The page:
Ethnographies of Breastfeeding is an ideal text for specialists who wish to explore the cultural fringes of the world of breastfeeding, writes Isabel López Ruiz. The interviews with breastfeeding and non-breastfeeding women, surrogate mothers, and medical professionals will be useful for researchers and students.

Ethnographies of Breastfeeding: Cultural Contexts and Confrontations. Edited by Tanya Cassidy and Abdullahi El Tom. Bloomsbury. 2014.

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Like many other women-specific issues, breastfeeding has come under a lot of public scrutiny. What should be a personal, freely chosen exchange between mother and child has been placed under the spotlight and repeatedly dissected by medical professionals, public health institutions, and figures of authority. In Ethnographies of Breastfeeding: Cultural Contexts and Confrontations, edited by Tanya Cassidy and Abdullahi El Tom, the focus is placed on the needs and choices of the millions of mothers across the world who have been routinely ignored throughout history in favour of the demands of multinationals.

The decision of whether or not to breastfeed is still a controversial topic. Just last year, supporters and detractors of public breastfeeding clashed on social media after hearing about Lou Burns, a woman who was asked to cover up at Claridge’s because her breastfeeding was deemed ‘offensive’. The hostility expressed towards Ms Burns is proof that more has to be written about breastfeeding in order to cast aside such humiliating connotations with which it is associated.

Unfortunately, Ethnographies of Breastfeeding has the potential to alienate a wider audience which is perhaps the group that most needs an accessible and woman-friendly volume on this topic. In failing to capitalise on current debates on the issue, and focusing largely on anthropological and scientific findings, this volume misses a fantastic opportunity to explore an ever-present and fascinating topic.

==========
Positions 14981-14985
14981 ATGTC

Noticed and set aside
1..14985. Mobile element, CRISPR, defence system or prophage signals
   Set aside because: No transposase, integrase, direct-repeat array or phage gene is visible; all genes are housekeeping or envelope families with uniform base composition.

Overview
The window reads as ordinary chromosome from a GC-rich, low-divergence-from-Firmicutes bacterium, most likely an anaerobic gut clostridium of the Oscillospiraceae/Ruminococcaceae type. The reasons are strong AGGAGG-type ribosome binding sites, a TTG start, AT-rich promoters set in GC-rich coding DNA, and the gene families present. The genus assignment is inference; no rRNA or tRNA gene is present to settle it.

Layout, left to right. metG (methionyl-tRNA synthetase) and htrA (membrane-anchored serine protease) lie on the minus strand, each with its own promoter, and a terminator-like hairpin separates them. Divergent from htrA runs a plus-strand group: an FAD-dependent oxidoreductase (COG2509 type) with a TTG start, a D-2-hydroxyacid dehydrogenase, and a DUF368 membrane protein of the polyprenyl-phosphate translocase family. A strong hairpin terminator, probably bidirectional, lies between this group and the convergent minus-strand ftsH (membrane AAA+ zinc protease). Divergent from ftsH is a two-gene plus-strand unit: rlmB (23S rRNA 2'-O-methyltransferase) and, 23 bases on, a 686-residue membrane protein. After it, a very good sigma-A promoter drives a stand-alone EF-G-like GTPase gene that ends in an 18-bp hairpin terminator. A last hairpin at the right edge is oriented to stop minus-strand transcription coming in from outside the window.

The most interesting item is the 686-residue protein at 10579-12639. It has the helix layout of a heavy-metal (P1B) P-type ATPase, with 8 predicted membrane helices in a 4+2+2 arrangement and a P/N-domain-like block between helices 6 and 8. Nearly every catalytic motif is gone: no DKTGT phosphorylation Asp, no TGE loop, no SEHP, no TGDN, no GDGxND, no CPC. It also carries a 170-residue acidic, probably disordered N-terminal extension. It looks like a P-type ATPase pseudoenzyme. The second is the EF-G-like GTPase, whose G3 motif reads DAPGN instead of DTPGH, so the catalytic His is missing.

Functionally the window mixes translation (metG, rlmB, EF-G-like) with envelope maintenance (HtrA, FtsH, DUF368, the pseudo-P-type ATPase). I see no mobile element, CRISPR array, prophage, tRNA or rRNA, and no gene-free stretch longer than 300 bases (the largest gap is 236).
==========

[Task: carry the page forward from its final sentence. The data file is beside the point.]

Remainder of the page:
The foreword sets off the collection to a disconcerting start, with Penny Van Esterik, esteemed Professor of Anthropology, stating that she prefers the term ‘human milk’ to ‘breastmilk’, a preference not upheld in the following chapters. This is just one of the many terminological inconsistencies that feature throughout this text, which undoubtedly complicate the reading experience. Whilst it is understandable to have a wide range of writing styles, given the number of chapters and the diverse provenance of their respective authors, its heterogeneity is more confusing than comprehensive. Nevertheless, this volume includes some hidden gems which are sure to lead readers to question established cultural assumptions about breastfeeding.

In approaching breastfeeding from a cultural point of view, without relying heavily on scientific findings, Charlotte Faircloth’s chapter “Between le Corps ‘Maternel’ et le Corps ‘Érotique’”: Exploring Women’s Experiences of Breastfeeding and Expressing in the UK and France” provides an accessible starting point for any non-specialist reader. Faircloth’s inclusion of feminist figures such as Simone de Beauvoir, who viewed breastfeeding as ‘some sort of enslavement’ (p.75), alongside how other status-related issues have impacted modern breastfeeding trends in the UK and France is fascinating and serves to anchor empirical findings in mainstream discussions about gender, class, and nationality. This piece bridges the gap between ethnographical evidence and accessible cultural theories; it is in this way Ethnographies of Breastfeeding shines at its brightest. Although not without its overwhelming number of in-text citations and contradictory points of view, Faircloth’s chapter is perhaps the most thrilling and inviting contribution.

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Credit: Aurimas Mikalauskas CC BY-SA 2.0